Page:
Since my M.A. Thesis titled “The King, a Queen, and an Oath Sealed by Blood: A Cultural Re-Evaluation of the Bois-Caiman Ceremony and Its Impact on the Early Haitian Revolution,” I have focused my attention on exploring how the cultural and spiritual practices of enslaved men and women in Saint-Domingue impacted the formation of moments of social action and collective violence in the late eighteenth century. Conceptually, I am currently looking at how inter-disciplinary methods (historical, anthropological, literary) can help historians come to new understandings of the past. My work broadly focuses on the Greater Caribbean area and, in particular, those areas that were under French colonial control.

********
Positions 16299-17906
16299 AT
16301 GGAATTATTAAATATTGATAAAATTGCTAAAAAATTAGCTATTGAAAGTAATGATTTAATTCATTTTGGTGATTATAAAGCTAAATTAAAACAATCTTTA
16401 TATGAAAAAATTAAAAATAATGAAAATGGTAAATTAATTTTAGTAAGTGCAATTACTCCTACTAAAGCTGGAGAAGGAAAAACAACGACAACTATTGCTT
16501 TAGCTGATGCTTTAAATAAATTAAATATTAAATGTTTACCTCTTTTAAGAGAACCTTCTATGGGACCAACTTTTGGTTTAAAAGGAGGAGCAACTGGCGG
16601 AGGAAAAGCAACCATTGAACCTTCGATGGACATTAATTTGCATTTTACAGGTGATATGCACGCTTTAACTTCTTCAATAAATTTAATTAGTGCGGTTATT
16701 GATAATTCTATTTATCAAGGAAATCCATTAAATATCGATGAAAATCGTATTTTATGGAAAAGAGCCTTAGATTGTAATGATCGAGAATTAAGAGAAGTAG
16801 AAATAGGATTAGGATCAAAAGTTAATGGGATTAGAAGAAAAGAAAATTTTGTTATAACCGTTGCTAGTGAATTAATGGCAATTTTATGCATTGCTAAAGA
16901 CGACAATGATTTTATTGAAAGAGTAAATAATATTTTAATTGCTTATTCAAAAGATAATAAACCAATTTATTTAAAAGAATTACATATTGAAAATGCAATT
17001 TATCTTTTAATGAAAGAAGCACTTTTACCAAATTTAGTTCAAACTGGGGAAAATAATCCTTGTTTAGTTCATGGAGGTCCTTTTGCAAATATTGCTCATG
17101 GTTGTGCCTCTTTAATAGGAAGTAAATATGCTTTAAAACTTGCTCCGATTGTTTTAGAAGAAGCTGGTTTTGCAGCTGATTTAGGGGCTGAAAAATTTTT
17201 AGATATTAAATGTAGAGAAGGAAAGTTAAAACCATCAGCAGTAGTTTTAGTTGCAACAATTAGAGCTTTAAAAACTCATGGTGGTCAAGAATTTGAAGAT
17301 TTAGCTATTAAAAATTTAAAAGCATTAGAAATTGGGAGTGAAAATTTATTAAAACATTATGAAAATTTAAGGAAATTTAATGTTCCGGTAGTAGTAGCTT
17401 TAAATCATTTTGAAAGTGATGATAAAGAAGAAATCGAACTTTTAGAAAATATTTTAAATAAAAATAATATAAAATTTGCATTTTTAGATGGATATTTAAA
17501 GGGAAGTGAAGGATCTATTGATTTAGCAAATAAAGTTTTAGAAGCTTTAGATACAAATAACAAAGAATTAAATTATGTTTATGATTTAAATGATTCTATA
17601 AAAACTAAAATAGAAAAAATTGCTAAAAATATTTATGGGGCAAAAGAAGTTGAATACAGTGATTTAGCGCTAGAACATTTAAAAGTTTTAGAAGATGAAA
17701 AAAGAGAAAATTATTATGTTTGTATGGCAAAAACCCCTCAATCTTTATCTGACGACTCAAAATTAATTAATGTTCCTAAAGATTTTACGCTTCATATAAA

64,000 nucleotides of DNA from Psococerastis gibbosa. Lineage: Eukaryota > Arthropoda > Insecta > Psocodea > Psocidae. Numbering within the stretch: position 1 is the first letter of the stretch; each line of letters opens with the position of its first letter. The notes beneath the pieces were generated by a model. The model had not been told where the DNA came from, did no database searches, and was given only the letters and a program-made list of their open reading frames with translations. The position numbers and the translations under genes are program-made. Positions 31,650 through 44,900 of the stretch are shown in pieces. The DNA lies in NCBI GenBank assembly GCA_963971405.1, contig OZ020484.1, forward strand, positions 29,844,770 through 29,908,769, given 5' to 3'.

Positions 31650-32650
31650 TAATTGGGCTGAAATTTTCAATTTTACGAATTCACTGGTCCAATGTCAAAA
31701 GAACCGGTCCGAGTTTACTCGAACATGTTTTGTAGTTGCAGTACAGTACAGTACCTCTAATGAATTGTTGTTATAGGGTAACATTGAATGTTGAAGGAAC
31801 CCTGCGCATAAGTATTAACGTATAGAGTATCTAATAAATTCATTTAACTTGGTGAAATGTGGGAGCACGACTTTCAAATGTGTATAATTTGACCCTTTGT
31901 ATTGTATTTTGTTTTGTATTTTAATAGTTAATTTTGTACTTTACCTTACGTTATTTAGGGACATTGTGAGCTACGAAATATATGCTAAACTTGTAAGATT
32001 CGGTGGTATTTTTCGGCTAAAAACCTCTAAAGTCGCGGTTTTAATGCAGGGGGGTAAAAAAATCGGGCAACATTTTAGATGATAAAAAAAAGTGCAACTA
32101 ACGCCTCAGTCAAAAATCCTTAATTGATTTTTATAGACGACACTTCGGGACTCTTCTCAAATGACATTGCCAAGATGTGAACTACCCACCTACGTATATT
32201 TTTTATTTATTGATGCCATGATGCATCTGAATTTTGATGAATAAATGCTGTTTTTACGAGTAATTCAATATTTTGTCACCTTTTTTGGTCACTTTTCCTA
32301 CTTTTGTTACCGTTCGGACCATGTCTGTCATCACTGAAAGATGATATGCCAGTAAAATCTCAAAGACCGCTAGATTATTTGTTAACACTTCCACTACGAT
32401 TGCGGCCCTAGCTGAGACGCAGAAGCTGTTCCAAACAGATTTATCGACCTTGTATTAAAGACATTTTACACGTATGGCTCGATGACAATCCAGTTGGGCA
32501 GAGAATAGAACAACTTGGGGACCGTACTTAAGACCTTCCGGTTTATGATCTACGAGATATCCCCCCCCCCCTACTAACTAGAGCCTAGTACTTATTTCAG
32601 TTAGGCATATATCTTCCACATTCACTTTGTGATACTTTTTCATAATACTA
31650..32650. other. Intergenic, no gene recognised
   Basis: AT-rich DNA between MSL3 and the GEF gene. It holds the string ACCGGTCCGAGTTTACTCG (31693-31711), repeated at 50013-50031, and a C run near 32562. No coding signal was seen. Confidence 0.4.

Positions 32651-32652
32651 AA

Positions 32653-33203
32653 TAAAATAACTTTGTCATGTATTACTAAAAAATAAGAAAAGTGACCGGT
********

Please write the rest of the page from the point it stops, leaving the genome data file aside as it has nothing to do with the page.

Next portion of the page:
Grants and awards from Dale S. Strohl, the Gipson Institute for Eighteenth-Century Studies, and the Office of International Affairs have graciously funded much of my research. I currently hold a teaching assistant position in the history department and I am the department's graduate Dean's Council representative.
Colonial Black Atlantic and Slavery, Modern Caribbean, Anthropology and History
B.A. Anthropology, Muhlenberg College (2005)
M.A. History, Lehigh University (2016)